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The Oakland Raiders and the San Francisco 49ers will have their work cut out for them. The fans however are ready. Here fans cheer as the 49ers took on the Raiders during last year's preseason game.
With reports that the NFL lockout is coming to an end, what's next for the two Bay Area teams?
Both the Oakland Raiders and the San Francisco 49ers have a lot of work to do to improve upon seasons that ended before the playoffs began.
For the Raiders, there is reason for optimism. Offensive coordinator Hue Jackson is back but this time as the head coach.
He has mostly the same players returning for a second season and quarterback Jason Campbell was active working out with his teammates during the lockout.
The team should get some added help in the backfield and possibly on kick returns with speedster and local product Taiwan Jones joining the Raiders through the draft.
The team has to decide about bringing restricted free agent Michael Bush back to the backfield and it must move quick to retain free agent tight end Zach Miller, who almost reached an extension with the Raiders before the lock out.
On defense the Raiders most likely will lose All-Pro cornerback Nnamdi Asomugha but the team was active before the lockout began retaining its own players, including Richard Seymour and Stanford Routt.
The San Francisco 49ers on the other hand may have more questions. The team did not reup any of its pending free agents before the lockout began.
And the most active player for the team during the off season, Alex Smith, is without a contract. Priority No. 1 for the Jim Harbaugh and company is to resign Smith and officially install both a new offense and a new defense.
Most of last year's offensive starters are returning, with Smith expected to be the team's starting quarterback.
On defense is where most of the 49ers question lie. The team drafted rush specialist Aldon Smith but his learning curve could be steep as he tries to switch from a defensive end in college to a 3-4 linebacker.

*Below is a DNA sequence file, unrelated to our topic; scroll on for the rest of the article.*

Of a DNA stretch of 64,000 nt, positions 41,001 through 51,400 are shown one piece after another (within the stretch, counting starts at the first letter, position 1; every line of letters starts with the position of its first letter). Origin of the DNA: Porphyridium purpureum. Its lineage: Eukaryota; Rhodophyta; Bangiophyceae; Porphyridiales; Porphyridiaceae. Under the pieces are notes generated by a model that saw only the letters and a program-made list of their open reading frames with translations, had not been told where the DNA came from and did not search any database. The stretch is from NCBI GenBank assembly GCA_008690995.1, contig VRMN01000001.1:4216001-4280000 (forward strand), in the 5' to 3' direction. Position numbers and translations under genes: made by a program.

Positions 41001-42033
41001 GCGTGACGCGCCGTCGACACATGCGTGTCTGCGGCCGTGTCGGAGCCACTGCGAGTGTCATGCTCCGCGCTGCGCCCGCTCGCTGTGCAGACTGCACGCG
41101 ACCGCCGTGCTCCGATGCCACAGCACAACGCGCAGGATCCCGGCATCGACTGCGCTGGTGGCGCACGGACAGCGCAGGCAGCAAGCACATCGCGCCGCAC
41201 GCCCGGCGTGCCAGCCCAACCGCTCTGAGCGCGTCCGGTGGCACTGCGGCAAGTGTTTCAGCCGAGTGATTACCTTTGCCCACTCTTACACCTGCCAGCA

The team is also poised to lose linebacker Manny Lawson, nose tackle Aubrayo Franklin and possibly safety Dashon Goldson.
Beyond that the team has a secondary problem and its top cornerback, Nate Clements -- who by most standards underperformed last year -- is due more than $7 million in base salary and more than another $7 million in easily reached bonuses.
The 49ers are expected to ask Clements to renegotiate his deal but if he refuses, they will be forced to hit the free agent market and shop for a replacement,.
But don't expect San Francisco to chase Asomugha, if Clements' salary allocation is freed up. The Raiders cornerback is expected to be one of the most sought after free agents on a crazy market.
And 49ers President Jed York has said his team will not be big spenders once free agency opens.
Regardless, both teams will have to sign some players once the lockout lifts. As part of the new labor agreement, not only is there expected to be a $120 million salary cap for each team but there is also expected to be a player-requested salary floor of about $110.
The salary floor means for the first time, every NFL team will be required to spend within $10 million of each other.